By Stephen Young
By Stephen Young
By Stephen Young
By Jim Schutze
By Rachel Watts
By Lauren Drewes Daniels
But, she candidly admits, there are now times when she wonders if people really care that they're living in the deadliest drunken driving state in the United States. "From my perspective," she says, "the general public has become desensitized to the issue. Today, it takes something like a bus crash with 20 fatalities to even get people's attention."
Or the recent high-profile case in which 20-year-old Bennigan's waitress Jennifer Sanchez was run over and killed by a carload of drunken teens who had walked out on their bill. "These days," Collins says, reflecting on the recent trial of driver Sarah Foust, "we don't have many cases where a drunk driver is sent to prison for murder." Example: Damien Brock, a 23-year-old Arlington man, was given a 10-year probated sentence when found guilty last month of intoxication manslaughter after his best friend was killed in a drunken driving accident last fall in Mansfield.
Collins, pointing out that alcohol-related traffic deaths have been on the increase over the past three years, is waving no flag of surrender. Instead, she and her 20-year-old organization have found it necessary to adopt a revised philosophy, institute new programs, lobby for pre-emptive legislation and strike up a new slogan--"Get MADD All Over Again"--that smacks of a return to the group's more shrill and angry days.
Not so, Collins insists. "For some," she says, "there's still the image that we're an activist group of little old ladies in hiking boots, screaming at the top of our voices and waving signs in front of the courthouse. There are those who continue to have the misconception that we're against anyone drinking and that we have a lock-'em-up-and-throw-away-the-key attitude toward everyone caught driving under the influence. That's not at all what we're about."
Today, she says, the focus of MADD's mission, though no less determined, has become subtler, more soft-spoken. While still lobbying for stiffer laws, the nationwide organization's present-day priority is to serve as an advocate for injured survivors or families of victims, and to better educate the nation's youths on the dangers associated with drinking.
That is not to say there are no more controversial battlegrounds.
In recent years, the organization has unsuccessfully lobbied the Texas Legislature to re-institute the procedure of sobriety checkpoints at which random drivers are subjected to tests to make sure their blood alcohol count is not 0.08 or more. "It is constitutionally allowed," Collins argues, "and, in fact, Texas used to do it." Modern-day opponents, however, express concerns that MADD is not only advocating an invasion of privacy but drifting back to the days of prohibition, attacking the responsible drinker.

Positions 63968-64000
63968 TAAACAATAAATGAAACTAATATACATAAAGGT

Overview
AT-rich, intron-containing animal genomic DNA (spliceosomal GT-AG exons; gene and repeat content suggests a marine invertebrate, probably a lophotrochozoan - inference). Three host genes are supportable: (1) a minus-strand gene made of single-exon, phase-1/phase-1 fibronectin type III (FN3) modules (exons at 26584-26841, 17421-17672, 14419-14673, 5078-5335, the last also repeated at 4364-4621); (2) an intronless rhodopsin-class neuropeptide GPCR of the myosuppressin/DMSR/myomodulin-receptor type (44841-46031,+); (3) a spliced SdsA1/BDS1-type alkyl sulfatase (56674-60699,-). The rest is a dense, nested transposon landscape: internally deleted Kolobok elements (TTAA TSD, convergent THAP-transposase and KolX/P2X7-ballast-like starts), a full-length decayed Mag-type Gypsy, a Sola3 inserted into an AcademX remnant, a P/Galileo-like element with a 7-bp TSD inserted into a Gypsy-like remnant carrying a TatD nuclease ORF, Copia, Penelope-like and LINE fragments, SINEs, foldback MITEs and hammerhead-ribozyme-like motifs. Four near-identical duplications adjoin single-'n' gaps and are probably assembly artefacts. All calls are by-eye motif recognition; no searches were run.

Dallas state Representative Yvonne Davis voted against the idea, voicing worries that racial profiling might become part of the procedure. Hers was one of the votes in a 4-3 decision that recently killed the proposed legislation in committee.
Davis did not return calls from the Dallas Observer.
"I fully understand and respect the privacy issues involved," says Euless Representative Todd Smith, House sponsor of the failed bill, "but I believe if a community has a severe [drunk driving] problem, the Legislature should not, by its failure, prohibit it from dealing with it in a constitutionally approved manner."
He points out that his bill offers the necessary provisions that would make certain that rules are in place to prevent any abuse of power by law enforcement agencies conducting the checks. Among those provisions are that the time and location of the checkpoints are publicized in advance and that the checks will not discriminate. "The problem we have here," he says, "is that there are no written guidelines for such a procedure."
Thus, Bill Lewis, a volunteer lobbyist for MADD for 10 years, says he'll continue to push for the legislation. "We've reached a point where the Legislature is willing to come down pretty harshly after something bad happens," says the publisher of the Keller Citizen whose daughter spent a year hospitalized after being struck by a drunken driver in 1989. "That's certainly progress. Now, though, we'd love to see them move from the reactive to the proactive."
Texas, he notes, allowed random checkpoint stops until a court ruling following an arrest made by police in Arlington was contested. It was determined that the DWI charge that followed was without legal merit. The courts ruled that the stop was unconstitutional since the officer had made it with "no reasonable expectation" the driver had committed any crime. And, despite the fact the U.S. Supreme Court, ruling on a similar case, ultimately held that the random stops were reasonable, they haven't been used by Texas law enforcement since the early '90s.